Life of Pi

by Yann Martel


Modern Context

Religion plays a huge part of Martel's novel. Pi struggles choosing one religion that represents his beliefs and ends up subscribing to three different beliefs, Hinduism, Christianity, and Islam. Religion is a daily part of life all around the world and is the cause of many wars, protests, and political turmoil. Martel uses Pi as a method to reach a global audience and show the important of a spiritual connection, even if it isn't set in stone. Pi wrestles with ideas of faith and purpose throughout the story and attempts to show that the true meaning of life and faith can be found during your toughest times.

Significance to Your Peers

Pi Patel is alone on a life boat with a tiger for 277 days before finally landing in Mexico. Many teenagers can relate to the feelings of Pi in regards to feeling alone and stranded during their adolescent years– while Pi is literally lost at sea, high schoolers figuratively feel the same. There are several times throughout Pi's voyage where he has to overcome fears and struggles – being picked on for his name and religious beliefs, losing his family, living with cannibalistic animals, and being stuck with a dangerous beast. In the first part of the novel, Pi and the tiger live together on edge before Pi understands that the tiger has no desire to hurt him. Pi overcomes his fears of living with an animal and surviving on limited food and resources, which is something any high schooler can learn from.

Literary Value

Life of Pi can fit into many different categories of text– it is characteristic of a bildungsroman novel, but also incorporates elements of realistic fiction, fantasy, nonfiction, and is structured like a memoir. Martel's novel uses a strong biblical base and relies heavily on the idea of water. Piscine, Pi's birth name, translates to the french name for pool. Richard Parker, the bengal tiger that accompanies Pi on his voyage, was actually named Thirsty before a clerk mixed up the names. The majority of the story takes place on the Pacific Ocean which is essential to the importance of water throughout the story. Water also commonly represents baptism which is seen in Life of Pi. Pi enters the water as a careless boy and emerges the water as a changed man. While in the water he learns to cope with fears, overcome obstacles, and tame an animal that many consider a beast.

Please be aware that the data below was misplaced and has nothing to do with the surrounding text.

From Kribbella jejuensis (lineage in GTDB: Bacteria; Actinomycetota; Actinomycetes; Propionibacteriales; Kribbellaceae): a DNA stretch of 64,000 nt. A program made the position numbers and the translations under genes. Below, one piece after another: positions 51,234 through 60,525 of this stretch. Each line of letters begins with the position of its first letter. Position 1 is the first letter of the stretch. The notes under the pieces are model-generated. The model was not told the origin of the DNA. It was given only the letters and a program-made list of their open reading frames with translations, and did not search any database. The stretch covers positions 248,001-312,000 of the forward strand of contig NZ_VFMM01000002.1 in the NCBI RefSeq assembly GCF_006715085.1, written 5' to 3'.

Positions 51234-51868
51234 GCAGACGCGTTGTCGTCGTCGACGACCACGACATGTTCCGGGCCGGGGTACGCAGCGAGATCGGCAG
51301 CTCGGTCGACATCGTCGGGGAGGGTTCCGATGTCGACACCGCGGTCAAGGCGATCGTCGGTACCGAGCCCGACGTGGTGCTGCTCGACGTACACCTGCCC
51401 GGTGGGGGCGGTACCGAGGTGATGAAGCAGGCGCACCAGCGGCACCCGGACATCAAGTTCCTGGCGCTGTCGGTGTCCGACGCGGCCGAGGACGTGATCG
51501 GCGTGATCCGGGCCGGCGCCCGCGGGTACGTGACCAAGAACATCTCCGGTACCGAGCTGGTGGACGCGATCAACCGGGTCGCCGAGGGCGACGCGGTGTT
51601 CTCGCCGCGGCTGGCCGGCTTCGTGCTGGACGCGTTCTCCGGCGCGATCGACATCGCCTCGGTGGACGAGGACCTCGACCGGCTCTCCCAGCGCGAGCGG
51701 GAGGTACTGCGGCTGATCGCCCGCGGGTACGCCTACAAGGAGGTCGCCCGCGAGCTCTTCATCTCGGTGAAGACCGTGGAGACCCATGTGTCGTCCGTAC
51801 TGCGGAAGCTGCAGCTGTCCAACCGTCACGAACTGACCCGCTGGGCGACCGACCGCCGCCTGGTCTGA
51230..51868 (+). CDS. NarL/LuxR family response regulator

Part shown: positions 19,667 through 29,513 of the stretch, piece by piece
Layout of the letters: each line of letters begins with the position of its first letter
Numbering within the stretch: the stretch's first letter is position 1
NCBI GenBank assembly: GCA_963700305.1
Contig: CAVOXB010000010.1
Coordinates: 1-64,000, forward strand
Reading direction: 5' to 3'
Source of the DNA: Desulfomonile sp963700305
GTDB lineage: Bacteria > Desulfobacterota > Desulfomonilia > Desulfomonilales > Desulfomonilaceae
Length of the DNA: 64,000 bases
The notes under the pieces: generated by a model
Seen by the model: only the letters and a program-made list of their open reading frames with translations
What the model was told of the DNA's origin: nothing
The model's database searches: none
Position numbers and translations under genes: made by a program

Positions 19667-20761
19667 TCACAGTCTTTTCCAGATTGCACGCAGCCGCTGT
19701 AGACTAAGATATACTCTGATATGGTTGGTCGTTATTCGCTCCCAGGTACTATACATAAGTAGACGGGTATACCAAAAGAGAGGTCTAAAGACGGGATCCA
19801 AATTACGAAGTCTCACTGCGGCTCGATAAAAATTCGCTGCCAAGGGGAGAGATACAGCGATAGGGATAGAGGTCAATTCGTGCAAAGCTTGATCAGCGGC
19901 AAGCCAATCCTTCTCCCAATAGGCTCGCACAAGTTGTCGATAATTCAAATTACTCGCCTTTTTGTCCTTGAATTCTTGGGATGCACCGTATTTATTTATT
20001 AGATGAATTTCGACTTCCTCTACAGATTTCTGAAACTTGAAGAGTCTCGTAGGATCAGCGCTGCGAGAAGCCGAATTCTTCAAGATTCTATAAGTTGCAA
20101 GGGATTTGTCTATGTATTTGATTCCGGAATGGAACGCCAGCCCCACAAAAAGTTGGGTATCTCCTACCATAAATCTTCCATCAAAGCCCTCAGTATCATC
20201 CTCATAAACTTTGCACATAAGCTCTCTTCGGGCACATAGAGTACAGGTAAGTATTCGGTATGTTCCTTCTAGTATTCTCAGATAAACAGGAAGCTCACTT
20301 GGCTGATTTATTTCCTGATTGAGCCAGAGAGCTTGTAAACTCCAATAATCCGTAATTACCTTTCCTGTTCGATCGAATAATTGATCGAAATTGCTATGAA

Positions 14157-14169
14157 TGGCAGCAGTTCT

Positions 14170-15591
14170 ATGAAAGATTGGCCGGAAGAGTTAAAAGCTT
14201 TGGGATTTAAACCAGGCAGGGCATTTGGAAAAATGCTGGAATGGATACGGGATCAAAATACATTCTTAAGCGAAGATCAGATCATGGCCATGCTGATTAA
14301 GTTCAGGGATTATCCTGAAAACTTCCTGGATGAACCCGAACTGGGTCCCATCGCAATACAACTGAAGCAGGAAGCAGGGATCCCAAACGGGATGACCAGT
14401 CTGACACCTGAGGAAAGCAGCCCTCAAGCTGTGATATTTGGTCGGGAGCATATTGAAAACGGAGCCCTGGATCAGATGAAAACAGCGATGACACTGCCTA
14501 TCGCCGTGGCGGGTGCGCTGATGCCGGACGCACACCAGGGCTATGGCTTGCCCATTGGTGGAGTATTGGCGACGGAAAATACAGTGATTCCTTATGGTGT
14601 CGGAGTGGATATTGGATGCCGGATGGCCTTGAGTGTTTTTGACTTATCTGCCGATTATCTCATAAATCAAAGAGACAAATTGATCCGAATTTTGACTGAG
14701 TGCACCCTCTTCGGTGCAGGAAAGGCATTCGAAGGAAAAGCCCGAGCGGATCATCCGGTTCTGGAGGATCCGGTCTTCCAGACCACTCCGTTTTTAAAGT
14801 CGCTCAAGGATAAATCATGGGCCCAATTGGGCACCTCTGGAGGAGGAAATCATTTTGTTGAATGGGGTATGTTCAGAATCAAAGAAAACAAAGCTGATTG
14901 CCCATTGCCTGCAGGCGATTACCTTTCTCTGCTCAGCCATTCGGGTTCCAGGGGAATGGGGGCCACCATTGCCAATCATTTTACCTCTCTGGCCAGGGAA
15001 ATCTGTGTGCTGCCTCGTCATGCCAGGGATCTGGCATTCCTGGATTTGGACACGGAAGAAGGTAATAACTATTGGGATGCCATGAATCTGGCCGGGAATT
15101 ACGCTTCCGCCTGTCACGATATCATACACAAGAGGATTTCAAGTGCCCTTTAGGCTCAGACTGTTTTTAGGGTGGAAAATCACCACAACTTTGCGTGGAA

Review of "Life of Pi"

In Life of Pi, Yann Martel effectively portrays the will to live through his main character, Pi Patel. Pi has an undying determination to survive his 277-day voyage through the Pacific Ocean. Martel tells the audience about Pi’s background, and he begins his novel with a flashback to Pi’s boyhood. Martel relays Pi’s views on life through his explanation of Pi’s family life and his interests in religion and zoology. Pi has a great interest in animals since he was raised on a zoo and developed an open mind which helps him on his journey in the ocean.

During part two, Martel introduces Richard Parker, the one and only Bengal tiger confined to the lifeboat with Pi. The audience doesn't have a lot of information about Richard Parker. As Part Three begins, we see that something has changed as Martel uses Richard Parker to mimic some of Pi’s moods and thoughts. Richard Parker is not only a tiger anymore, but something much more significant; Richard Parker is the sole reason Pi was able to survive these past 277 days on the Pacific Ocean.

Martel’s novel, Life of Pi starts off in Pondicherry, India- his family’s hometown with Pi set as a young and innocent boy. While he may have started off as a young boy who grew up on a zoo, the ocean and the hardships presented have turned Pi into a courageous, determined man. This harsh setting sets Pi up to fail, but somehow through his undying will to live, he pushed through and grows into a better, and stronger individual.

60 Second Recap

Life of Pi 60 second recap

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